As Chapter One moves towards its climax, Aschenbach, already responding to the strange visitation in the cemetery, experiences the hallucinatory effects of Dionysus as a subconscious phantasm :
He saw it, saw a landscape, a tropical swampland under a cloud-swollen sky, moist and lush and monstrous, a kind of primeval wilderness of islands, morasses and muddy alluvial channels; far and wide around him he saw hairy palm-trunks thrusting upward from rank jungles of fern, from among thick fleshy plants in exuberant flower, saw strangely misshapen trees with roots that arched through the air before sinking into the ground or into stagnant shadowy-green glassy waters where milk-white blossoms floated as big as plates, and wamong them exotic birds with grotesque beaks stood hunched in the shallows, their heads tilted motionless sideways; saw between the knotted stems of the bamboo thicket the glinting eye of a crouching tiger, and his heart throbbed with terror and mysterious longing. (Mann, Death 197)
Here in one potent jungle image, Mann registers a warning signal from Aschenbach's unconscious. The tension within Aschenbach causes him to distort and project a sinister outer world. Myth and psychology blend together at this point in the narrative. The image of the tiger can be seen as an invasion of Aschenbach 's conscious world—an ominous invasion in which the mind is only too willing to submit to chaos and destruction when it cannot assimilate what the unconscious world has to offer. Already, at this early stage in Death in Venice, the enriching possibilities that the realm of Dionysus offers the creative artist are projected as a negative image of destructive force. A fatal pattern in the creative artist's temperament is now exposed, for the demands of self-discipline exacted by the work of the classical artist (Apollo 's realm) reflect a weariness that stems from the exhausting effort to create new forms:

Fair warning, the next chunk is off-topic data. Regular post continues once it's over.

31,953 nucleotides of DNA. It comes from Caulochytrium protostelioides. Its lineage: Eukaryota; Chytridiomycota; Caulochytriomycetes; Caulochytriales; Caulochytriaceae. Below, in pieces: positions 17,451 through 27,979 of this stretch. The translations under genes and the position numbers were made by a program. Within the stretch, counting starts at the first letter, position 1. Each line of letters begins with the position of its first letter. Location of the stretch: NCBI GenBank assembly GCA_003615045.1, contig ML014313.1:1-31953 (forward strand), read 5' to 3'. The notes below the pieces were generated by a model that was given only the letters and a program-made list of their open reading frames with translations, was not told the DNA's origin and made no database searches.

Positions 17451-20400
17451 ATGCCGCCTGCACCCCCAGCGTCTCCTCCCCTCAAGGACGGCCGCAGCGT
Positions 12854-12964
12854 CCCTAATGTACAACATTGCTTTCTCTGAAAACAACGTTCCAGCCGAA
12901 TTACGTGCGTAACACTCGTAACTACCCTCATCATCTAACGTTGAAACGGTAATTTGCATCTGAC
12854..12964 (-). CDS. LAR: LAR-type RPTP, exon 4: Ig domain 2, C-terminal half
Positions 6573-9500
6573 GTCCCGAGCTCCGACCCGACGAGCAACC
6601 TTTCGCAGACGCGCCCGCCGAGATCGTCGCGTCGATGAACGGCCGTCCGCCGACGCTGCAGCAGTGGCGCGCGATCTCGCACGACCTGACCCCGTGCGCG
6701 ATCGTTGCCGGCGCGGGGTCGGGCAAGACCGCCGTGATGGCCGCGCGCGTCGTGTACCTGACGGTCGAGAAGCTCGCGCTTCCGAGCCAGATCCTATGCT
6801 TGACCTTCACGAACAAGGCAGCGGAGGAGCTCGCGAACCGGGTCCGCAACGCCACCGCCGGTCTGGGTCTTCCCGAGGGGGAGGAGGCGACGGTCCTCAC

Nevertheless, he knew the reason for the unexpected temptation only too well. This longing for the distant and the new, this craving for liberation, relaxation and forgetfulness—it had been, he was bound to admit, an urge to escape, to run away from the humdrum scene of his cold, inflexible, passionate duty. (Mann, Death 198)
Against the surging appeal of primal, instinctual life (Dionysus' realm) suggested by the jungle image, a signal foreshadowing the dangerous potential for chaos, Aschenbach 's usually dependable predisposition for work abandons him. The warning is clear and unmistakable, it would seem—but not to Aschenbach. However, this brief glimpse ofthejungle with the tigerat its center is more serious than an innocent daylight hallucination. It foreshadows the fatal sequence of events that will soon overtake Aschenbach in Venice. The attractions of travel, and with it the tempting balm of release and forgetfulness, are only the surface image of the Dionysian reality. Beyond this, biding his time in the narrative, the tiger episode, and all the menacing forces of the jungle it represents, will return to claim Aschenbach as something more than a figment of his distorted imagination. In the end, the rewards of travel are not what the artist-hero anticipates. More sinister forces lie in wait for Aschenbach. •me benevolent gifts of Dionysus—release from exhausting work and voluptuous forgetfulness in an idyllic landscape—give way to chaos, dissolution, and, ultimately, death.